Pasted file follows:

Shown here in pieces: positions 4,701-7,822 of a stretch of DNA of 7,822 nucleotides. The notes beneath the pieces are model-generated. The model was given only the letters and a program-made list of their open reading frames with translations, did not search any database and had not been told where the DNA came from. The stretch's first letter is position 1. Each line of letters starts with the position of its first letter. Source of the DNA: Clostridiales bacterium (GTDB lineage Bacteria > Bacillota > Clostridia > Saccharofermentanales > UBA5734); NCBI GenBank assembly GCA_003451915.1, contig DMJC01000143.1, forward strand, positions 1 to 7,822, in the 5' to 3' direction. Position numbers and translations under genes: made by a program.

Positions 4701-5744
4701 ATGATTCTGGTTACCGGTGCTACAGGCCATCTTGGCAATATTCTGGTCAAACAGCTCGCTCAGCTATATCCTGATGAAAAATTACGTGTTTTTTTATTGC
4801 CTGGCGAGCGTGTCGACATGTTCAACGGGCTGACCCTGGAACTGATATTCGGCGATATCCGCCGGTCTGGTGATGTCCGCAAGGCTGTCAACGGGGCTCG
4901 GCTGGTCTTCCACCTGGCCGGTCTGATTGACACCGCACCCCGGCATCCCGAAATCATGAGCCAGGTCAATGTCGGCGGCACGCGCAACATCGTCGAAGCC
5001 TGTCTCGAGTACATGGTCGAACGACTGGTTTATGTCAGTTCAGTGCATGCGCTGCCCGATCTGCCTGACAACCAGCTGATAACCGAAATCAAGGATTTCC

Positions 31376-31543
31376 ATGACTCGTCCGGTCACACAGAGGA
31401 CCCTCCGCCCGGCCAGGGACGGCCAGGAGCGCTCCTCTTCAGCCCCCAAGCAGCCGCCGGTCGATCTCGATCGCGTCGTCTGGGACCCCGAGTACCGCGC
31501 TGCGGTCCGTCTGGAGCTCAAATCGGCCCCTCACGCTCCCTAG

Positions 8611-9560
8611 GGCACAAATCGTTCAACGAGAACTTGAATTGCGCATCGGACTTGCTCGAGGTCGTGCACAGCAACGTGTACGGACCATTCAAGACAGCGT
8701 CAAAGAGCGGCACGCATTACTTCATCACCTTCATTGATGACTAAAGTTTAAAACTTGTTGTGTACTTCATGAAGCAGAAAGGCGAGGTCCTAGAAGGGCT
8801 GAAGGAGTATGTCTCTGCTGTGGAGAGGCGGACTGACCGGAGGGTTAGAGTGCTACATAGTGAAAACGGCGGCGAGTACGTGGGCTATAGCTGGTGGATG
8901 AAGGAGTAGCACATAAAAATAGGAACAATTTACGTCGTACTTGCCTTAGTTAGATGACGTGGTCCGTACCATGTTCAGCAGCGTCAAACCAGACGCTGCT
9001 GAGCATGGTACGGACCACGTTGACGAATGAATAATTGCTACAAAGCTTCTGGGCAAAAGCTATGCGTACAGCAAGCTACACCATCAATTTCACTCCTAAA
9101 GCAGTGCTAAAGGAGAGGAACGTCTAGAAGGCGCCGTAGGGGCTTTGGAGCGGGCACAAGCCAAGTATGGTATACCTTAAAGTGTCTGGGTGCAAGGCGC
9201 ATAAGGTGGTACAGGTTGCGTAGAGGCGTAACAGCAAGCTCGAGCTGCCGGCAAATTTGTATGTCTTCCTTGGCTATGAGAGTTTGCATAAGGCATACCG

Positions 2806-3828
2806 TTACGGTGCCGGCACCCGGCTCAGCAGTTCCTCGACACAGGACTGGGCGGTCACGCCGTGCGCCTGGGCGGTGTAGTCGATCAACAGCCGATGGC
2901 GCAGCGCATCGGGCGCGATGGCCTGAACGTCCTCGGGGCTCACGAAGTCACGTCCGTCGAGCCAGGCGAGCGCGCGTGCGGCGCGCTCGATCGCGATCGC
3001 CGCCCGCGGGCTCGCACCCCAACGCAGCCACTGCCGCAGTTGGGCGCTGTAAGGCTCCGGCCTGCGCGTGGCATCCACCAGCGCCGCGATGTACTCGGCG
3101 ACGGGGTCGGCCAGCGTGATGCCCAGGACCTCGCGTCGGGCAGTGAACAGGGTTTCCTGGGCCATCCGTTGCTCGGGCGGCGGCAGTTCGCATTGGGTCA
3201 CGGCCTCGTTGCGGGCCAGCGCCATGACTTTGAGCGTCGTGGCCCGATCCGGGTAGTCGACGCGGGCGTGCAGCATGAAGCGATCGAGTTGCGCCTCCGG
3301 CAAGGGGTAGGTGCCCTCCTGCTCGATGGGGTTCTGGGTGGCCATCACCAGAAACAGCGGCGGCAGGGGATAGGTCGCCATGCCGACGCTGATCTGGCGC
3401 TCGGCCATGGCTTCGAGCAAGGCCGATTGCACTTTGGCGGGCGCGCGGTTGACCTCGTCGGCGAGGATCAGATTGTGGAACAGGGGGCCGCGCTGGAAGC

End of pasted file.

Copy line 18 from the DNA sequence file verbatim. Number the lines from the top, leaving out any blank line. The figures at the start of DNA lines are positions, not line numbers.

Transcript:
9201 ATAAGGTGGTACAGGTTGCGTAGAGGCGTAACAGCAAGCTCGAGCTGCCGGCAAATTTGTATGTCTTCCTTGGCTATGAGAGTTTGCATAAGGCATACCG